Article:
Our role as parents, educators and friends is to help anyone in need. Adults and children send signals and cries for assistance. Teach your child that we live in one community where we are all connected through others’ joy and sadly, as we see today, we are now all connected by another avoidable tragedy.
What can you do?
– Express and show your gratitude and love for each member of your family OFTEN.
– Read the signs-sustained behavioral and mood changes may require professional help.
– Have conversations about how we can be aware of others in need – including those we know personally and strangers within our community.
– Encourage your child to alert you, a guidance counselor, a teacher, a physician, me, any trusted adult should they become aware that someone they know is hurting and in pain, being abused, or bullied.
At school and within your community:
– Volunteer your time to a worthy community cause thus allowing your “empathy” muscle to strengthen.
– Connect with others. Your service hours should make a difference and build character and an appreciation for how we are all connected.
– Treat everyone with respect and kindness-even the bad driver who just cut you off! You have no idea what personal distractions are filling their head!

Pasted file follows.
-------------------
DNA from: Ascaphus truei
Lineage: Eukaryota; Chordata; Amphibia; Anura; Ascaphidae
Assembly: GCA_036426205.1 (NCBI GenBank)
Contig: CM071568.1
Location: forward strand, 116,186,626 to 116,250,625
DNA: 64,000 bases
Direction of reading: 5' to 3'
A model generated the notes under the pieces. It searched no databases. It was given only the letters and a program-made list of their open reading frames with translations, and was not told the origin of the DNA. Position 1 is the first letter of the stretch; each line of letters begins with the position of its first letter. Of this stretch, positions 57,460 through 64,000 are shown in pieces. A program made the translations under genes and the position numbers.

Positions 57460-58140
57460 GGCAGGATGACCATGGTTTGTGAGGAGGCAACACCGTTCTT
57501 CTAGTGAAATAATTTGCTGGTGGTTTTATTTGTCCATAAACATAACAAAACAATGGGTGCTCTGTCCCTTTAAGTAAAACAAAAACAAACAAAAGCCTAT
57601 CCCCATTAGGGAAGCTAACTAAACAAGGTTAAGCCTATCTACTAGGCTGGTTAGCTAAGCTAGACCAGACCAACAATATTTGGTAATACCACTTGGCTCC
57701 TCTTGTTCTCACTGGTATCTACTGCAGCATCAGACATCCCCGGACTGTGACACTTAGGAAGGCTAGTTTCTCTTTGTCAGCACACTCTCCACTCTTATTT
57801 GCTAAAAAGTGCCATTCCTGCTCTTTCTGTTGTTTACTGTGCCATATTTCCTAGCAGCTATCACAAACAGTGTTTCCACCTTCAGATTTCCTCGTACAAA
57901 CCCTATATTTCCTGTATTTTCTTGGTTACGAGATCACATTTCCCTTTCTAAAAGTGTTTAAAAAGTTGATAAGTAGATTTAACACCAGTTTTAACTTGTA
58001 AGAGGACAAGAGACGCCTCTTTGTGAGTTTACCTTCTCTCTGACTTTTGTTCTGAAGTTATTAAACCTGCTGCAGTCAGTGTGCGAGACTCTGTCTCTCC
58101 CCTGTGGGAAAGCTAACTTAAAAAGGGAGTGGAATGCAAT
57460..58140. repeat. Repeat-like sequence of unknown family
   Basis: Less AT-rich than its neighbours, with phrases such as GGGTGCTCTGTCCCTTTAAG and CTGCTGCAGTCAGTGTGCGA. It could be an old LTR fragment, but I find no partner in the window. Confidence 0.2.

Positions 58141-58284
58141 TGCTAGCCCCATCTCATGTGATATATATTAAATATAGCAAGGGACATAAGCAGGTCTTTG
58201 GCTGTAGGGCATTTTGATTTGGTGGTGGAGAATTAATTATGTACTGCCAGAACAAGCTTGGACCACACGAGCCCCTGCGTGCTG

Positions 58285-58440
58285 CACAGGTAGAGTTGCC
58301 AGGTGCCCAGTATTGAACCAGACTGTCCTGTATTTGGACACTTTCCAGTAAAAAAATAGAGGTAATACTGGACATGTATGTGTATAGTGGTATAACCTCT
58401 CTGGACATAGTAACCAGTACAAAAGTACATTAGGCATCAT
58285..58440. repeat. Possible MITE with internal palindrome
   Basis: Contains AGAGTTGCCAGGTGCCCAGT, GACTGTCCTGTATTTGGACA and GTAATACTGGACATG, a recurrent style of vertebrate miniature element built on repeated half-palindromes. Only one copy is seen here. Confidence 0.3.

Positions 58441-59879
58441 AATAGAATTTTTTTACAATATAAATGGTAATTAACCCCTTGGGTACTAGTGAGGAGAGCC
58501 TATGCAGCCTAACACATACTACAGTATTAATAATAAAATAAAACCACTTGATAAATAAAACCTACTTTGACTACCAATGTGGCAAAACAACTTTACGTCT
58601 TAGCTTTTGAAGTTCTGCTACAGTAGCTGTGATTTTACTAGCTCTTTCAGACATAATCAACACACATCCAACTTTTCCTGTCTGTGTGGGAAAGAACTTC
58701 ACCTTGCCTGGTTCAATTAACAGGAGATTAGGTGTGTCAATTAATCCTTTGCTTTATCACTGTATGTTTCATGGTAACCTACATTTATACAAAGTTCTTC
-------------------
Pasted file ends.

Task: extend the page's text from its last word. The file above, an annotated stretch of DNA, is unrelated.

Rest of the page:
– Look around-smile at someone new EVERY DAY. Invite someone to sit at your lunch table.
– Are you in earshot of a disgraceful insult that marginalizes someone because of their race, gender, sexual orientation, religion or just some unfashionable shirt- -? Speak up – don’t allow someone to make another feel small – so small, that eventually their self-worth has been stripped away.
Peace to everyone over the days and weeks ahead. We are all in pain.
With the utmost of gratitude for your time this evening and apologies for typos – I just don’t don’t have the strength to correct any that remain.
Hugs to all of you,
National Suicide Prevention Hotline 1 800 273 8255
Available 24 hours everyday
Gay and Lesbian Community Center of the Palm Beaches
561 533 9699
National Sexual Abuse Hotline
800 656 HOPE (4673)
National Domestic Violence Hotline
800 799 7233